Call to end bar on Catholic monarch
CENTURIES-old legislation which prevents there being a Catholic monarch is continuing to foster division and should be scrapped, a major report into sectarianism in Scotland has concluded.
The Scottish Government-commissioned study said the 1701 Act of Settlement was evidence for some of the state “harbouring implicit and unacknowledged sectarianism”.
Changes to the succession laws in 2011 gave sons and daughters of future monarchs an equal claim to the throne and lifted the ban on the monarch marrying a Catholic.
But the reforms did not go as far as lifting the ban on Catholics ascending to the throne, which has existed since the end of the Stuart monarchy in the early 18th century.
A report produced for the government by an advisory group said: “The formal existence of the Act of Settlement continues to represent a symbol with significant consequences for belonging and attachment to the state.”
The report notes that scrapping the legislation would be “complex and controversial”, but said it was imperative to reject the idea that Catholics are excluded from full equality by the state.
It said: “Changing such a pivotal element of the British constitution will inevitably be a complex and controversial task, raising questions of the disestablishment of state religion and questions of the implications for different church approaches to such issues as divorce, remarriage and the religious obligations on parents.
“However, it is imperative that any implication that the state excludes Catholics or any other (non) belief community from full civic equality is repudiated in principle and practice.”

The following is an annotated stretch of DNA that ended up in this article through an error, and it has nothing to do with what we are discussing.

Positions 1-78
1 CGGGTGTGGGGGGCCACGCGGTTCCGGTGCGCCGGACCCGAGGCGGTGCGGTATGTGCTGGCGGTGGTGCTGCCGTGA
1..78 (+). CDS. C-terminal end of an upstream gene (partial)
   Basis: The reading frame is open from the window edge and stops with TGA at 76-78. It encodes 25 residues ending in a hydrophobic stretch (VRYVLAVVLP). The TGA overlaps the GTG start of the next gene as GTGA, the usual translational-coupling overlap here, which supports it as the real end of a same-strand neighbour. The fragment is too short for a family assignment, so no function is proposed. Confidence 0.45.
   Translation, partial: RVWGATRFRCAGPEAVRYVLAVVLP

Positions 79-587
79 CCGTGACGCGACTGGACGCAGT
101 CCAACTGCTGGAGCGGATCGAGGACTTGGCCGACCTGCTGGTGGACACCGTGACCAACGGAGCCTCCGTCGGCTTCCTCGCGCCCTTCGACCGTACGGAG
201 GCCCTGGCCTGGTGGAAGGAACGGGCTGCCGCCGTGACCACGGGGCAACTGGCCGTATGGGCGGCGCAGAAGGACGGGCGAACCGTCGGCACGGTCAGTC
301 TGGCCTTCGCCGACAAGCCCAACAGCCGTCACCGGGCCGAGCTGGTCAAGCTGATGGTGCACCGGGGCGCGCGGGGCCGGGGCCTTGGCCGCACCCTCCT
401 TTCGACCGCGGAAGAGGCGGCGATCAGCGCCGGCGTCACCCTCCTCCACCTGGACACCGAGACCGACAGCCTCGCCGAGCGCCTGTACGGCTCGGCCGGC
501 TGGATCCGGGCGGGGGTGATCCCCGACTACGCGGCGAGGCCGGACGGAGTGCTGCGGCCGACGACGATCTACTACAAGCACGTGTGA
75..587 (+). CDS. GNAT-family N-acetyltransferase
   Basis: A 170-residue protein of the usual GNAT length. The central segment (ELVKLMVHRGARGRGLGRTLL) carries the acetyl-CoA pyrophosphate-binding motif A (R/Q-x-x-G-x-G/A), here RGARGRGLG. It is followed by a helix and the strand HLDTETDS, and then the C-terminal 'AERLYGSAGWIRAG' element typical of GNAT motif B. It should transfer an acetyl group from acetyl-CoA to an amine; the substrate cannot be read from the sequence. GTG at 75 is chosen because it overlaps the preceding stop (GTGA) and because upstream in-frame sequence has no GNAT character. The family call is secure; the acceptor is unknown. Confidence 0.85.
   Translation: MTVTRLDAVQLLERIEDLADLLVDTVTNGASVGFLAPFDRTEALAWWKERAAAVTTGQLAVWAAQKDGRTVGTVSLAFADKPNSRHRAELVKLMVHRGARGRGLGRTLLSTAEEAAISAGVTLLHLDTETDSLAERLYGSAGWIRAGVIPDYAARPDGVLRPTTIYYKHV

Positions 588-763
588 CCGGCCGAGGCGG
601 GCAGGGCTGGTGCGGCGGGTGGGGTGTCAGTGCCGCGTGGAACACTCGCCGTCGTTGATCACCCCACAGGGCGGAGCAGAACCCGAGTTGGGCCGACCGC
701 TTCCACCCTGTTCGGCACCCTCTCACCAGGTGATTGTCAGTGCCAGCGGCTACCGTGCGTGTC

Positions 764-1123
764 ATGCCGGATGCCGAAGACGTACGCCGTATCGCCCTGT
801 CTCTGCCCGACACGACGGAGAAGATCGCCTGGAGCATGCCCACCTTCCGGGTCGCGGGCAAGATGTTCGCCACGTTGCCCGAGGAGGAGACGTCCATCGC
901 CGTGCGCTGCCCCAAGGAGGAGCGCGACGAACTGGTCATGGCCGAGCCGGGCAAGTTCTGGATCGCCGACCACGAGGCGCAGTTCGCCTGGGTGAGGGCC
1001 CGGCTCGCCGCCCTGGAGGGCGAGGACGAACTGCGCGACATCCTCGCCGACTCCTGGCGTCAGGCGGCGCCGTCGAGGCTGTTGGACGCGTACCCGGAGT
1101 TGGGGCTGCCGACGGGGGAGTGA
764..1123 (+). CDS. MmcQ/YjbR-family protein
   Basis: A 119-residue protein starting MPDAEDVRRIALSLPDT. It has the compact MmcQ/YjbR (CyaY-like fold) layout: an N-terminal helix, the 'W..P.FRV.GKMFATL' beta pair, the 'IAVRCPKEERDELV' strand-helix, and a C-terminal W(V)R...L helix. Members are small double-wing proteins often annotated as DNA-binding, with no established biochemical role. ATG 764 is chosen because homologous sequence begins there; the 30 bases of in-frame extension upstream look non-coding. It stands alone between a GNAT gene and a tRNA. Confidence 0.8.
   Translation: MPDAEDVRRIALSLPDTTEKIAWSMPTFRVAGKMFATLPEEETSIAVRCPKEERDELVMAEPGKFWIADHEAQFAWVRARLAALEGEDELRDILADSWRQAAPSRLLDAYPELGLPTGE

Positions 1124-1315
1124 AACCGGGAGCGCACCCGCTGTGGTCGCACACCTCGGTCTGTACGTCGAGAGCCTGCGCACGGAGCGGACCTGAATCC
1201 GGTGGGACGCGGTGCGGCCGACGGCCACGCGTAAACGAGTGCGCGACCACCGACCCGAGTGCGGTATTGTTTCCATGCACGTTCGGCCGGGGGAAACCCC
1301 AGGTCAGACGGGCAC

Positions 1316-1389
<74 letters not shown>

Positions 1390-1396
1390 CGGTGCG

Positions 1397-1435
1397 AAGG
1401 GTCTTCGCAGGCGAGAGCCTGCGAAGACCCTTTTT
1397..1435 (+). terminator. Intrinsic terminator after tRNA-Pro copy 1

The recommendation was made in the report produced by an advisory group led by Dr Duncan Morrow, a lecturer at the University of Ulster.
The report also called for sanctions to compel football clubs to do more to tackle sectarianism, and for Churches to do more to promote better understanding of other faiths.
But the advisory group said it did not support the idea that sectarianism could be eradicated by closing denominational schools.
And it said there was “little evidence” of sectarianism at the heart of Scottish politics.
Dr Morrow said: “Our work over the last two years has explored how sectarianism continues to manifest itself in Scotland today and how it still has the power to impact negatively on people’s lives.
“But we have also seen a strong hunger for change across Scotland and a real desire to make sectarianism a thing of the past. I believe that this desire amounts to a real commitment from Scotland’s communities and a challenge for leaders and institutions to set out a clear and inclusive vision that rejects avoidance and blame.”
He added: “Above all, it is time to step up and take action to build a Scotland where difference stops being a cause for division and becomes a cause for celebration.”
The Scottish Government said the work of the advisory group would shape its agenda on tackling sectarianism.
Responding to the report, legal affairs minister Paul Wheelhouse said: “This publication marks a significant step forward in helping us to tackle the issue of sectarianism in Scotland once and for all and I would like to offer my thanks to the advisory group for their hard work in producing a very informative and useful report.”
There have been numerous attempts over the years to change the succession laws, which are a matter not just for the United Kingdom, but for the 15 other countries which have the Queen as their head of state.
Announcing the changes in 2011, Prime Minister David Cameron said it was important for future monarchs to remain in “communion with the Church of England” because he or she would be the head of that Church.
A Scottish Government spokesman said: “The Scottish Government has always supported the repeal of the Act of Settlement.”